NSF AI Institute for Dynamic Systems. Led by the University of Washington, this institute will enable innovative research and education in fundamental AI and machine learning theory, algorithms and applications specifically for safe, real-time learning and control of complex dynamic systems. The core motivation for this institute is to integrate physics-based models with AI and machine learning approaches, leading the way towards data-enabled ethical, efficient, and explainable solutions for real-time sensing, prediction, and decision-making challenges across science and engineering. 

This institute is partially funded by DHS.

NSF AI Institute for Engaged Learning. Led by North Carolina State University, this institute will advance natural language processing, computer vision and machine learning to engage learners in AI-driven narrative-centered learning environments. Rich AI-driven virtual agents and powerful multimodal sensing capabilities will support learners and yield transformative advances in STEM teaching and learning. The institute will serve as a nexus for in-school and out-of-school STEM education innovation, empowering and engaging diverse learners and stakeholders to ensure that AI-driven learning environments are ethically designed to promote equity and inclusion.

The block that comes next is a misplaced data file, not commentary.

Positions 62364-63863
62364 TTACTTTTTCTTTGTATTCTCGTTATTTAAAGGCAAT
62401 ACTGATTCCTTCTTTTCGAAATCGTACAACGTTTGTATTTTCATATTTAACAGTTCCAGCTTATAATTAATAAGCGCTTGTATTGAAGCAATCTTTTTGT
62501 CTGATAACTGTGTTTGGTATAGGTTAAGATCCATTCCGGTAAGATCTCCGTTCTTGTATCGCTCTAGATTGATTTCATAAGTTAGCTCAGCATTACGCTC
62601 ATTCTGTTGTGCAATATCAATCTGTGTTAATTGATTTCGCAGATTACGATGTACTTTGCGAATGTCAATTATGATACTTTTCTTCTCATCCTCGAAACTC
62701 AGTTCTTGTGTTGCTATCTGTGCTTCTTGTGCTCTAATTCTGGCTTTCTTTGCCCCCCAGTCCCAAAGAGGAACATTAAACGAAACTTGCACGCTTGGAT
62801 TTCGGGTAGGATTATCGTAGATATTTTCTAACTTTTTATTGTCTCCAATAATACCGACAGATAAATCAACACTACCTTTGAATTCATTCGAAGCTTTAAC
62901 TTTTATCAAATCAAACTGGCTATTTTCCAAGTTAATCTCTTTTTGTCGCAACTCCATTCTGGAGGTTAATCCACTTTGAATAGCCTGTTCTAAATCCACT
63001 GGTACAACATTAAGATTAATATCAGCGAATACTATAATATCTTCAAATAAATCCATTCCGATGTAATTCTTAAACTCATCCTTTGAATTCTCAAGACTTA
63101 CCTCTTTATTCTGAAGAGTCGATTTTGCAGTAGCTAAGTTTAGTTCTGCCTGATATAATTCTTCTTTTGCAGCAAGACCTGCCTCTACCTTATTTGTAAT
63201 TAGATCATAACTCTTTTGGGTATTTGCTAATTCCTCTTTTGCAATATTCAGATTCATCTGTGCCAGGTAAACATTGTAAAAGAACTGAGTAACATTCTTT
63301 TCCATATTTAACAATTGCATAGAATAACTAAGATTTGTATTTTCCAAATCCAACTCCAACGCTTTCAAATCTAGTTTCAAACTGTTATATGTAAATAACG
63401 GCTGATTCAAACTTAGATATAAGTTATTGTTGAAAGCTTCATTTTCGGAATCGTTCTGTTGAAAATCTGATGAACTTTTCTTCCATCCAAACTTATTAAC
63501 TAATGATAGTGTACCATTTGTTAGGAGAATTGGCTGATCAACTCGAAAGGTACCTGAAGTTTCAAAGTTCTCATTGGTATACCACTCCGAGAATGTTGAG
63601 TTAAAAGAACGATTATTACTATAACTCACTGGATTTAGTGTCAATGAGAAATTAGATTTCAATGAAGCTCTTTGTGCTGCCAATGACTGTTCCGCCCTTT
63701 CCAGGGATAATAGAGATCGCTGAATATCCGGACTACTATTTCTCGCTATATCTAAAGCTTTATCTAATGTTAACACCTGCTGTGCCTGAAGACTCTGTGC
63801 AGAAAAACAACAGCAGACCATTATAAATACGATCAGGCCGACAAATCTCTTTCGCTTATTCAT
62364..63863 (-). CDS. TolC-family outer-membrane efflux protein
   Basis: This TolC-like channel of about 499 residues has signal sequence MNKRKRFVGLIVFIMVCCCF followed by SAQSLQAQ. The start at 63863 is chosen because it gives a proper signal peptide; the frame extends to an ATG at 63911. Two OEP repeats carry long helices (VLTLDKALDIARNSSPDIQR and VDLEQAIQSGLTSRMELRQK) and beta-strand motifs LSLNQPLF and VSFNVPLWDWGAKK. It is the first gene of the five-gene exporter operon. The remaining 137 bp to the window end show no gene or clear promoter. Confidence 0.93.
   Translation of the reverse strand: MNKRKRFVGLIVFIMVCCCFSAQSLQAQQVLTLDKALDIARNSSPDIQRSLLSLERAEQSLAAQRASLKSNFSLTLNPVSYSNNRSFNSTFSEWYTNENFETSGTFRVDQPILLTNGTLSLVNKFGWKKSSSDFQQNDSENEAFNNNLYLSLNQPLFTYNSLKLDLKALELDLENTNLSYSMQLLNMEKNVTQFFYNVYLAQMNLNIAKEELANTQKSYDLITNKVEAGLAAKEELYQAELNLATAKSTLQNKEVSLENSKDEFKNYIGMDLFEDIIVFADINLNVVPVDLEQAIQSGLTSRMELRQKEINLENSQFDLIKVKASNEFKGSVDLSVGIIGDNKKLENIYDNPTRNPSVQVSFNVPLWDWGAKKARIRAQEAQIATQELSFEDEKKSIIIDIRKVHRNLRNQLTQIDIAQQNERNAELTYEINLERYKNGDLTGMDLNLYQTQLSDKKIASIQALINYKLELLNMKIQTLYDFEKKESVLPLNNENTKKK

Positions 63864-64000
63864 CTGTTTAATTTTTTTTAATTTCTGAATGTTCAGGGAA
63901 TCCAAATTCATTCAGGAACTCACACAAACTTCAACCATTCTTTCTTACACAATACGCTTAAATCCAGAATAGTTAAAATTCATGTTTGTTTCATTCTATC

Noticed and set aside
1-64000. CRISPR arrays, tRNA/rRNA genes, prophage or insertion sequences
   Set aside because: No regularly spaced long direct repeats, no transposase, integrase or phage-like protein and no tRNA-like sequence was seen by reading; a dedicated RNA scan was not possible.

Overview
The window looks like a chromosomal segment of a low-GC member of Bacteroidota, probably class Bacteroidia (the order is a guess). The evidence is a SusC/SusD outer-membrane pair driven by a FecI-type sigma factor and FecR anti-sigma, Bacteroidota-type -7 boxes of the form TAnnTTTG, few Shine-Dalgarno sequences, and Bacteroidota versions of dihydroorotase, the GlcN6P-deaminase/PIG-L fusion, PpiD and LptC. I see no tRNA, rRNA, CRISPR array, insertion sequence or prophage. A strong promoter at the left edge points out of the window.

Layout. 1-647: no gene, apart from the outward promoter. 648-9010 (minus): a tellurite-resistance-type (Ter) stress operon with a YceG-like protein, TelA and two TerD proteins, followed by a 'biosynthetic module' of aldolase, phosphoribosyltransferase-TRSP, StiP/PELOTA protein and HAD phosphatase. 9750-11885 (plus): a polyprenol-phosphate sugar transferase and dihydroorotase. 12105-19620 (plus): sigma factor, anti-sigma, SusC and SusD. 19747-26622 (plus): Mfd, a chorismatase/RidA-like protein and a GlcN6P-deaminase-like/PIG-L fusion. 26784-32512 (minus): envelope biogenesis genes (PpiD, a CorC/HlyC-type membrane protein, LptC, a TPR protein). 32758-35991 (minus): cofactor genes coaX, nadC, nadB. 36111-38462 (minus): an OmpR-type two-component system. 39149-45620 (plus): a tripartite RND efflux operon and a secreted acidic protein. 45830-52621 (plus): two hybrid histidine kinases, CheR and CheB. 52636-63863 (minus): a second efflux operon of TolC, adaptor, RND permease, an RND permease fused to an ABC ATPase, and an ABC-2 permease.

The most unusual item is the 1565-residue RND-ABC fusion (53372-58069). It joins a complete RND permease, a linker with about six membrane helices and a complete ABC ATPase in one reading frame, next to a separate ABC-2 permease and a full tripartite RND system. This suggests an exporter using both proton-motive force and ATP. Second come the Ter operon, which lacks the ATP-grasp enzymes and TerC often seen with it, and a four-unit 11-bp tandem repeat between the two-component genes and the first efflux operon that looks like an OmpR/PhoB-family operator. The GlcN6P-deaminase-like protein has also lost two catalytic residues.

This institute is fully funded by NSF.

NSF AI Institute for Adult Learning and Online Education. Led by the Georgia Research Alliance, this institute, also known as ALOE, will lead the country and the world in the development of novel AI theories and techniques for enhancing the quality of adult online education, making this mode of learning comparable to that of in-person education in STEM disciplines. Fundamental research in use-inspired AI is grounded in theories of human cognition and learning supported by evidence from large-scale data, evaluated on a large variety of testbeds, and derived from the scientific process of learning engineering. Together with partners in the technical college systems and educational technology sector, ALOE will advance online learning using virtual assistants to make education more available, affordable, achievable, and ultimately, more equitable. 

This institute is partially funded by Accenture.